Can this supermarket really replace Aldi? 125



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Aldi has being going from strength to strength but could this competitor knock them down? There’s been an ongoing supermarket war for years now since Aldi stepped in to the market, however there is one grocery chain that wants to take them on directly…

So who is it? Woolworths of course. Is the ‘Aldi-fication’ of Woolworths destroying its value?

By John Rice, University of New England and Nigel Martin, Australian National University

Woolworths shareholders have had a torrid couple of years. The company’s market capitalisation is down around a third since mid-2014 – quite a hit for a company once worth almost A$50 billion dollars. Today it forecast a 35% fall in half-year profit, sending its shares plunging by more than 9%.

The disastrous Masters foray is partly to blame. Conceived in oligopolitical hubris, Masters has been an unmitigated disaster for Woolworths shareholders. They were right to expect far better from the company’s exceedingly well-remunerated board and senior executives. The fact that Masters has ended quite a few careers is cold comfort for shareholders who have lost hard earned savings and superannuation.

Today’s results open a new chapter of woe. Once, Masters was seen as an unfortunate sideshow, able to be separated from the Goliathan strength of Woolies’ grocery cash machine. Today, the illusory nature of that misapprehension has emerged – with sales in decline year-on-year for like stores, and a flagged collapse of earnings by up to a third and, most tellingly, no end in sight.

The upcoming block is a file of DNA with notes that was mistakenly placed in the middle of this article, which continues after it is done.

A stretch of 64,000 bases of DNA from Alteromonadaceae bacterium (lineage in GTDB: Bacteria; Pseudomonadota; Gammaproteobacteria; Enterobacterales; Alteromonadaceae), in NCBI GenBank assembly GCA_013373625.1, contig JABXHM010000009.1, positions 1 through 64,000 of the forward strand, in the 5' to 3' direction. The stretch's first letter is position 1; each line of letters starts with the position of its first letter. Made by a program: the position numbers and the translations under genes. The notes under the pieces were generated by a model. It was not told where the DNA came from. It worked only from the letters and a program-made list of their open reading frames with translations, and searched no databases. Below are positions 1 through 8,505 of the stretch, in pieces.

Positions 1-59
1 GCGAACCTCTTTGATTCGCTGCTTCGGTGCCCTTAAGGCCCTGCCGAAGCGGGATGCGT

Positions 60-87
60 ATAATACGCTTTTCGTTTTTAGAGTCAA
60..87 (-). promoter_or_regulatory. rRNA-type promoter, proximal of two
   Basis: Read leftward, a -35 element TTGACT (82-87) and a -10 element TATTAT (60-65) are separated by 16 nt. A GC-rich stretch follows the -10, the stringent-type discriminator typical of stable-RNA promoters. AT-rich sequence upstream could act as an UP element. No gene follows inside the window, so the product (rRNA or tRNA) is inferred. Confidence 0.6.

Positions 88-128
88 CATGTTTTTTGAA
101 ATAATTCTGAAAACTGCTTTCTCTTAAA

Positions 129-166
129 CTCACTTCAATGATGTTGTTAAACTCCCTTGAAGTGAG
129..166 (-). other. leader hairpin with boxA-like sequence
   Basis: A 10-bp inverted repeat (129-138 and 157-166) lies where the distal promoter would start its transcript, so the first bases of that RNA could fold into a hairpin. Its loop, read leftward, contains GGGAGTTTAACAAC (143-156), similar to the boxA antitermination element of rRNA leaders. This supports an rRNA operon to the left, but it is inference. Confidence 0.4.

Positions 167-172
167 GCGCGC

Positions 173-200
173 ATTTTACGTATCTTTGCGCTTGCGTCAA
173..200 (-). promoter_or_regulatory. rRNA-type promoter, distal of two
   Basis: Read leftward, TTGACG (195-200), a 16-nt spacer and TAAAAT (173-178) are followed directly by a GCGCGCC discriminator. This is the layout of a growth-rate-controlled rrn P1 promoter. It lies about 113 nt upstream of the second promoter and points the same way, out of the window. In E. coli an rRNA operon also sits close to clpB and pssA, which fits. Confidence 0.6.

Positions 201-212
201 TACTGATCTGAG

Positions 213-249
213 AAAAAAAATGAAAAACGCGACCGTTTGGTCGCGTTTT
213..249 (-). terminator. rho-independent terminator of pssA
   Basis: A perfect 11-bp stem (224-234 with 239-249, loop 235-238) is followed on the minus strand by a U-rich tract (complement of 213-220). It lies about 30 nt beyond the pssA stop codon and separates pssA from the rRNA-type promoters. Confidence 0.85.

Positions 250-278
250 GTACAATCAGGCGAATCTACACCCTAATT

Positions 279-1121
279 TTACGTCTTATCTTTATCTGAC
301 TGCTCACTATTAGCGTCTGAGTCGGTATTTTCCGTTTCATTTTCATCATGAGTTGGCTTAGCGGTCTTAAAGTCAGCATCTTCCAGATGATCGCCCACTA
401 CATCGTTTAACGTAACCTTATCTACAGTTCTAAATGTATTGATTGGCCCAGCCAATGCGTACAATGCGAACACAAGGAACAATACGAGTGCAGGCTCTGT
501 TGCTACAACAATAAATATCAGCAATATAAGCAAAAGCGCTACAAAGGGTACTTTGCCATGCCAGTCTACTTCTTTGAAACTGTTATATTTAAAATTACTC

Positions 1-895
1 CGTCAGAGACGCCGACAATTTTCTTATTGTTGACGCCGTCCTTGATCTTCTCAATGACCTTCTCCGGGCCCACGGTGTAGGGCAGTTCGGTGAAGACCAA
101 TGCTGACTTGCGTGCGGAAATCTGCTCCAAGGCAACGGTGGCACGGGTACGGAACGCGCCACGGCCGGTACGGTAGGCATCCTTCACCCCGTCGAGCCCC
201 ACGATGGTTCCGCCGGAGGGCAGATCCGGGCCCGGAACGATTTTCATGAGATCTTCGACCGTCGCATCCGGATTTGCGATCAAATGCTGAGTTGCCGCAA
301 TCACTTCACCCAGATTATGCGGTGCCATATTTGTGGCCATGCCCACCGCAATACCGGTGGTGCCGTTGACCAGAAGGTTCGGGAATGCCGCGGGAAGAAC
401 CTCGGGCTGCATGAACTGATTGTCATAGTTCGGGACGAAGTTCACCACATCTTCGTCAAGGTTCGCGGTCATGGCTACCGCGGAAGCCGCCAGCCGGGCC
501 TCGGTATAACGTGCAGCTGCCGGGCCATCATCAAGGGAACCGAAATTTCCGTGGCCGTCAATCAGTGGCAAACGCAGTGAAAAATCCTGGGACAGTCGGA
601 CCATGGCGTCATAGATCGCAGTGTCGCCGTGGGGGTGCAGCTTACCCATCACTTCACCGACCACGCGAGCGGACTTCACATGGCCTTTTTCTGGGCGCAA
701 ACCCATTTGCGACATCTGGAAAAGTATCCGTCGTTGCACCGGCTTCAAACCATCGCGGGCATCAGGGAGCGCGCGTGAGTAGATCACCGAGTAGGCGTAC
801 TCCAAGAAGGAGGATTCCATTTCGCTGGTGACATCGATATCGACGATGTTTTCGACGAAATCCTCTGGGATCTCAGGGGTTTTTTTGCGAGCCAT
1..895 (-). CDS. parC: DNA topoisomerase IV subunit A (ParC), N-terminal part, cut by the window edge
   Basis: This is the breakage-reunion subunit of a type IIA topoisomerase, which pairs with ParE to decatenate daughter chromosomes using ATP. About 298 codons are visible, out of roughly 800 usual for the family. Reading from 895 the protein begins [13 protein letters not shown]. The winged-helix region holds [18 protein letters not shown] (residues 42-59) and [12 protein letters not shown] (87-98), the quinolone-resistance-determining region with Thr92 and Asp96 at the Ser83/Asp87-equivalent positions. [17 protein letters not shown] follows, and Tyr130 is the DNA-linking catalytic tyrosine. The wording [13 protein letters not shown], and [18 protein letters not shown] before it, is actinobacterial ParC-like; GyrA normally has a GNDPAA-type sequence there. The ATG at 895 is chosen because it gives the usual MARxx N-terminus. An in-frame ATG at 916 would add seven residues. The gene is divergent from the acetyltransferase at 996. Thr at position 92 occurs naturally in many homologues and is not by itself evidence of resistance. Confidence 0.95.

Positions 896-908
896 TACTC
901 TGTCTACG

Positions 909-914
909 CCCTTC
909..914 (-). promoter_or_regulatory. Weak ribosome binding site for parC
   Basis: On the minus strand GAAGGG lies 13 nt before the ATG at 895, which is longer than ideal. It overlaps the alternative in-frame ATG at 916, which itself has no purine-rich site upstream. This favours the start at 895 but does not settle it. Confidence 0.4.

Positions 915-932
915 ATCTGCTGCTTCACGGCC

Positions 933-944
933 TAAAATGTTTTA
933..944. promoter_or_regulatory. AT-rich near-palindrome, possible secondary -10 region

While the problems of the last 18 months at Woolworths have often been ascribed to the Masters debacle, analysts have long been worried about the main game in groceries. Aldi, the privately-held German multinational, has been playing a cautious and patient long game.

Aldi’s “value proposition” to consumers is starkly different to both Woolworths and Coles, and it’s clear Australians have warmed to what Aldi has to offer – a narrow range of good quality products at prices equivalent to the majors’ “specials”. The narrow range and small format stores have the additional benefit of quick and easy shopping for busy consumers. Woolworths has been losing market share quickly.

Its response has so far been too little and too late. Woolworths has tried to “shoehorn” an Aldi equivalent into the lower shelves of its large format stores. It suggests to consumers that they can get a basket of goods similar to Aldi’s at the same price within their stores if they look hard enough. In this regard – to paraphrase the late, great Z.Z. Hill – what Woolies are selling, Australians ain’t buying.

The limited success of this “Aldification” of Woolworths stores has, however, done damage to Woolworths’ core business of groceries. Whenever consumers choose the low cost goods within Woolworths, it is at the expense of the higher margin goods they also have for sale. This is evidenced by the steep decline in margins reported today – with sales in slight decline (2.5%) and projected earnings in free fall (28 to 35%). Woolworths is learning the hard way that while revenues are easy to lose, the same can’t be said for the fixed costs involved in running a national retailer.